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ORIGINAL RESEARCH article

Front. Oncol., 18 July 2023
Sec. Cancer Immunity and Immunotherapy
This article is part of the Research Topic Novel Immune Markers and Predictive Models for Immunotherapy and Prognosis in Breast and Gynecological Cancers View all 15 articles

A novel machine learning-based programmed cell death-related clinical diagnostic and prognostic model associated with immune infiltration in endometrial cancer

Jian Xiong&#x;Jian Xiong1†Junyuan Chen&#x;Junyuan Chen2†Zhongming GuoZhongming Guo3Chaoyue ZhangChaoyue Zhang2Li Yuan*Li Yuan3*Kefei Gao*Kefei Gao1*
  • 1Department of Obstetrics and Gynaecology, Guangzhou Women and Children’s Medical Center, Guangzhou Medical University, Guangzhou, China
  • 2China Medical University, Shenyang, China
  • 3Department of Pathology, Guangzhou Women and Children’s Medical Center, Guangzhou Medical University, Guangzhou, China

Background: To explore the underlying mechanism of programmed cell death (PCD)-related genes in patients with endometrial cancer (EC) and establish a prognostic model.

Methods: The RNA sequencing data (RNAseq), single nucleotide variation (SNV) data, and corresponding clinical data were downloaded from TCGA. The prognostic PCD-related genes were screened and subjected to consensus clustering analysis. The two clusters were compared by weighted correlation network analysis (WGCNA), immune infiltration analysis, and other analyses. The least absolute shrinkage and selection operator (LASSO) algorithm was used to construct the PCD-related prognostic model. The biological significance of the PCD-related gene signature was evaluated through various bioinformatics methods.

Results: We identified 43 PCD-related genes that were significantly related to prognoses of EC patients, and classified them into two clusters via consistent clustering analysis. Patients in cluster B had higher tumor purity, higher T stage, and worse prognoses compared to those in cluster A. The latter generally showed higher immune infiltration. A prognostic model was constructed using 11 genes (GZMA, ASNS, GLS, PRKAA2, VLDLR, PRDX6, PSAT1, CDKN2A, SIRT3, TNFRSF1A, LRPPRC), and exhibited good diagnostic performance. Patients with high-risk scores were older, and had higher stage and grade tumors, along with worse prognoses. The frequency of mutations in PCD-related genes was correlated with the risk score. LRPPRC, an adverse prognostic gene in EC, was strongly correlated with proliferation-related genes and multiple PCD-related genes. LRPPRC expression was higher in patients with higher clinical staging and in the deceased patients. In addition, a positive correlation was observed between LRPPRC and infiltration of multiple immune cell types.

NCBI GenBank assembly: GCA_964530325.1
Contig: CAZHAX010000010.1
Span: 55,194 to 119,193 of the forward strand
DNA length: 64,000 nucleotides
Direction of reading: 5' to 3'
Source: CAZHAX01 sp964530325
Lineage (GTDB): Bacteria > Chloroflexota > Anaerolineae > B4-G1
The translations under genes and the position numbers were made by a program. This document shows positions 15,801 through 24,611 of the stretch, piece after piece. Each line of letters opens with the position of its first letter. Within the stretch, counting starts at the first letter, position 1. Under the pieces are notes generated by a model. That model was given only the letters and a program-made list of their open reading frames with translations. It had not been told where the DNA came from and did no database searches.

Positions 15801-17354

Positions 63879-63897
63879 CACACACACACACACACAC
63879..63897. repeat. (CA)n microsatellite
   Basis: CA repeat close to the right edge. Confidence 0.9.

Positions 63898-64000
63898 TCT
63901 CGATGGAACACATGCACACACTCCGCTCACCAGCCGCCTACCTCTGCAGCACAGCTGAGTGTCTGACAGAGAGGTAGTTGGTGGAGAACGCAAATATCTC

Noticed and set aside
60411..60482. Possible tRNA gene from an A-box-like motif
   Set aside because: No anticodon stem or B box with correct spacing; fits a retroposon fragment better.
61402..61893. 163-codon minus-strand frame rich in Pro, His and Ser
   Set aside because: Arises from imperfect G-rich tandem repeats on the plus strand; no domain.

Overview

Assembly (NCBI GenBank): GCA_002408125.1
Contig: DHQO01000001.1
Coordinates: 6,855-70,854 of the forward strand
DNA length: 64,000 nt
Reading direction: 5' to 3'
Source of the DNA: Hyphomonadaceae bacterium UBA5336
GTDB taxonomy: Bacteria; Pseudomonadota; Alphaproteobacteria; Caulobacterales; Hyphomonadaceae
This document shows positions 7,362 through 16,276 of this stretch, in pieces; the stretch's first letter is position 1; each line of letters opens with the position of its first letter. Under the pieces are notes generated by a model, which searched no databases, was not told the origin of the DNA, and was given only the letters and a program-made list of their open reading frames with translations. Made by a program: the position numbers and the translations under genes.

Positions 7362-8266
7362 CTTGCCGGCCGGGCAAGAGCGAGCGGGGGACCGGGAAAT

Conclusion: We identified a PCD-related gene signature that can predict the prognosis of EC patients and offer potential targets for therapeutic interventions.

1 Introduction

Endometrial cancer (EC) was the sixth most common cancer diagnosed in women in 2020, with a total of 417,000 new cases documented worldwide. The median age of diagnosis of EC patients is 61 years, and the lifetime risk of EC is around 3% (1). EC is associated with a high mortality rate, and over 76,000 women die annually as a result of EC (2). The mortality rate due to EC further increases with advanced tumor stage, invasive histology, and metastasis (3). There is currently a paucity of biomarkers or models that can effectively predict the prognosis and survival of EC patients (4). Therefore, it is crucial to elucidate the molecular mechanisms underlying EC occurrence and progression in order to identify novel prognostic markers and therapeutic targets.

Cell death plays a crucial role in several biological processes, and can be classified as programmed cell death (PCD) and accidental cell death (ACD) (5). PCD is the culmination of ordered, gene-controlled pathways following the spontaneous loss of cellular function, whereas ACD is an uncontrolled process that is triggered in response to certain harmful stimuli. PCD is primarily responsible for maintaining intracellular homeostasis (6). Various types of PCD have been documented so far, including autophagy-dependent cell death, necroptosis, apoptosis, ferroptosis, pyroptosis, entosis, parthanatos, NETosis, alkaliptosis, lysosome-dependent cell death (LCD), and oxeiptosis (7).